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Pema Wanggyal used to earn his living as a herdsman in Shongpa, Tibet autonomous region, but three years ago he was given a promotion and a key role in protecting the environment.
His job since 2015 has been as a ranger at Lake Manasarova, known as a "holy lake", and his duties involve safeguarding the natural habitat around the body of water.
Each summer, Pema Wanggyal patrols the lake by motorcycle every two or three days. During the 30-kilometer trip of three to four hours, he stops now and then to peer through binoculars for animal carcasses or damaged grassland. He also collects litter left by tourists and religious pilgrims.
The 30-year-old is one of 18 rangers at the Jiwu Protection Station, one of six stations set up around the Lake Manasarova Wetland Reserve to protect its fragile ecosystem.
Lake Manasarova sits 4,500 meters above sea level in Purang county, Ngari prefecture. Snow melt from the Gangdise Mountains hugging the lake is the source of the nearby Yarlung Zangbo River as well as the mighty Ganges.
The wetland is a key "climate regulator" on the plateau and home to more than 400 rare species including the black-necked crane and the Tibetan wild donkey, said Tsewang Tengyal, deputy head of the Purang forestry bureau.
Enshrined as "holy lake and sacred mountain" along with Mount Kailash - or Gang Rinpoche, the second highest peak of the Gangdise Mountains - Lake Manasarova attracts a large number of pilgrims as well as tourists from home and abroad, especially in summer.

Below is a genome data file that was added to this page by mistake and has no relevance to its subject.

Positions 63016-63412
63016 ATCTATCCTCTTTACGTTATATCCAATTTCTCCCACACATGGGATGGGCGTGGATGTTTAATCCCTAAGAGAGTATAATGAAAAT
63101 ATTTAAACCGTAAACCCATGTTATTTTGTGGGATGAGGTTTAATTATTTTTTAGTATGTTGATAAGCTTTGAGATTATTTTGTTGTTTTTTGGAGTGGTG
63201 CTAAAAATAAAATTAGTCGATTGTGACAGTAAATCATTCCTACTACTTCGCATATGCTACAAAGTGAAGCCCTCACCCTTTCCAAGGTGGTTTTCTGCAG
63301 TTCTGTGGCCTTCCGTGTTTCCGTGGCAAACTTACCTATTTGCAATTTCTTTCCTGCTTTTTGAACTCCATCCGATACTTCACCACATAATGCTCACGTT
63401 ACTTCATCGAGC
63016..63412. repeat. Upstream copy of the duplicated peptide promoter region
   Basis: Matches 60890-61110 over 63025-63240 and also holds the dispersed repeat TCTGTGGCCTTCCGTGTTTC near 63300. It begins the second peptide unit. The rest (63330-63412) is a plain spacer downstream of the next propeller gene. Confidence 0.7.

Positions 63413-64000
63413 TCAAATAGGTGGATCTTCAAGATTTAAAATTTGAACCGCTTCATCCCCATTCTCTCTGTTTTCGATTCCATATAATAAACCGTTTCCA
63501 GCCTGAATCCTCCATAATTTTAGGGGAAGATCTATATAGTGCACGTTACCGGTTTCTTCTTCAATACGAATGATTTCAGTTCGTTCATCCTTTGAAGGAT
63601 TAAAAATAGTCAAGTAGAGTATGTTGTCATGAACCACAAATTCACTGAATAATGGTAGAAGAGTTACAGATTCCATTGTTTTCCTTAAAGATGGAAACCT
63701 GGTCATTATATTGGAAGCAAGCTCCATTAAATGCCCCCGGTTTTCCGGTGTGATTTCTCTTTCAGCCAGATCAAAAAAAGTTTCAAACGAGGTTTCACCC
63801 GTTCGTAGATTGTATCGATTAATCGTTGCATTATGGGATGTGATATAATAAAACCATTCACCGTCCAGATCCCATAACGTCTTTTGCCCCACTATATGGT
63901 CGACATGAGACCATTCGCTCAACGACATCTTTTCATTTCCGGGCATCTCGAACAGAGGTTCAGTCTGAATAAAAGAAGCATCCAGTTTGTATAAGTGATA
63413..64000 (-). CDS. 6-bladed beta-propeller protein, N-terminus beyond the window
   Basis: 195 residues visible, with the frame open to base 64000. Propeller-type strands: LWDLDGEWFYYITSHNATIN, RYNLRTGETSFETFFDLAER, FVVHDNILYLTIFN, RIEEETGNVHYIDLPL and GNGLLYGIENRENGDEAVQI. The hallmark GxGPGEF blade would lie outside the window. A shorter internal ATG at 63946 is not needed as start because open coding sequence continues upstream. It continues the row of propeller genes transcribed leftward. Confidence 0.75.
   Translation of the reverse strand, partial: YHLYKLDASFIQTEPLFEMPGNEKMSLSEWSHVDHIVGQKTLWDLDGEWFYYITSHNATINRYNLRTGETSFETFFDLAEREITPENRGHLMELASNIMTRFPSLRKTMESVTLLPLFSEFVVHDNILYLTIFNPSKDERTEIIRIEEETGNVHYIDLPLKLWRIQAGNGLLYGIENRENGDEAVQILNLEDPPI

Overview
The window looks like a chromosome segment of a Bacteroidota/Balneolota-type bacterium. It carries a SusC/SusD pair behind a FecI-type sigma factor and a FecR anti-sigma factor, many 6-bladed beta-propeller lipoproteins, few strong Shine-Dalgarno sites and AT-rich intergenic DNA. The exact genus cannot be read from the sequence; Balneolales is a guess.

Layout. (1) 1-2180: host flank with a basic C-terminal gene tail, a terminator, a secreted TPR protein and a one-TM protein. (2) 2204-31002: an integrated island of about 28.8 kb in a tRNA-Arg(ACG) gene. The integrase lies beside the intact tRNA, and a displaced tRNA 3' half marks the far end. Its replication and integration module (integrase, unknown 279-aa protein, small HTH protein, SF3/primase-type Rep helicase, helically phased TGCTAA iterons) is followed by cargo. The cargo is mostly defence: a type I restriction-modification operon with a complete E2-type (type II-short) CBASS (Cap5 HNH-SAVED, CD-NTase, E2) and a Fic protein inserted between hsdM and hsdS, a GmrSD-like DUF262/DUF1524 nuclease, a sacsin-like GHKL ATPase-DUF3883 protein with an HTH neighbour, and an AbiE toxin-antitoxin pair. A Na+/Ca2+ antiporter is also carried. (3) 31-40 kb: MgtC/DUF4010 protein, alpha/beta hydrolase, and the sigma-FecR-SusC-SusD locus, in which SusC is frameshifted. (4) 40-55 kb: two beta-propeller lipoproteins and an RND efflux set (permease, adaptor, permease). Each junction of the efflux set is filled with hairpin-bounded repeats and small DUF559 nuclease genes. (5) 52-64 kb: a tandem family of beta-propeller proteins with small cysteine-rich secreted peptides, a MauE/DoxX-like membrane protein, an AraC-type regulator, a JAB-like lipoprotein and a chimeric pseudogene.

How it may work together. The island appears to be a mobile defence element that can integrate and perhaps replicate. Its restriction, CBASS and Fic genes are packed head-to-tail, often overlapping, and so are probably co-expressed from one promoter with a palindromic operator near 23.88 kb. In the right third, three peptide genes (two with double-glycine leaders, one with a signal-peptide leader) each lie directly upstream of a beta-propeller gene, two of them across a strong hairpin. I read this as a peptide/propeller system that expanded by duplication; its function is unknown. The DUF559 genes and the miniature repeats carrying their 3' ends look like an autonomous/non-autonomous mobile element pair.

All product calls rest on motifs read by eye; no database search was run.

"I feel a big responsibility on my shoulders as Lake Manasarova represents not only the image of Shongpa village, but also that of Tibet," Pema Wanggyal said.
"I"m preserving the beautiful environment of the lake for future generations."
However, although visitors provide an income for villagers, they also pose a potential threat to the natural environment. "Some visitors throw trash such as old clothes and bottles on their journeys, and sometimes illegal fishing and bird poaching occurs," said Guru Tesring, a Shongpa villager.
The ecosystem around the lake is also under threat from overgrazing.
"The wetland is the habitat for wildlife and is closely linked with the lives of humans. It is affected by human activities," Tsewang Tengyal said.
To protect the ecosystem and biodiversity of the wetland, the habitat was listed as a pilot area for an ecological compensation mechanism funded by the Ministry of Finance.
Under the pilot program, impoverished herdsmen are employed by the Purang forest bureau as rangers to patrol the wetland. This has placed the wetland under protection and provides job opportunities for struggling families. Pema Wanggyal and other rangers receive a monthly salary of about 2,000 yuan ($315).
In addition to hiring rangers, subsidies are given to herdsmen to compensate for the economic losses incurred from grazing restrictions.
In 2016, 25 million yuan was used to finance the wetlands eco-compensation program in Tibet. The efforts paid off as residents have more impetus to protect the natural environment.
"We no longer litter the pasture with garbage when grazing livestock," said Ukin, a villager in Shongpa.
"More and more water birds rest at the lake."
Pema Gyalpo, former Party secretary in Shongpa, added, "As every blade of grass and every tree is protected, the natural environment in the wetland has improved, drawing an increasing number of visitors and bringing more income to villagers."
In July, the Lake Manasarova wetland was upgraded to a national-level reserve, and more efforts are expected to maintain the pristine environment of the "holy lake".
"We will enhance the self-sustaining capability of the reserve and build a scientific and efficient management system to build the Lake Manasarova wetland into a beautiful international park," Tsewang Tengyal said.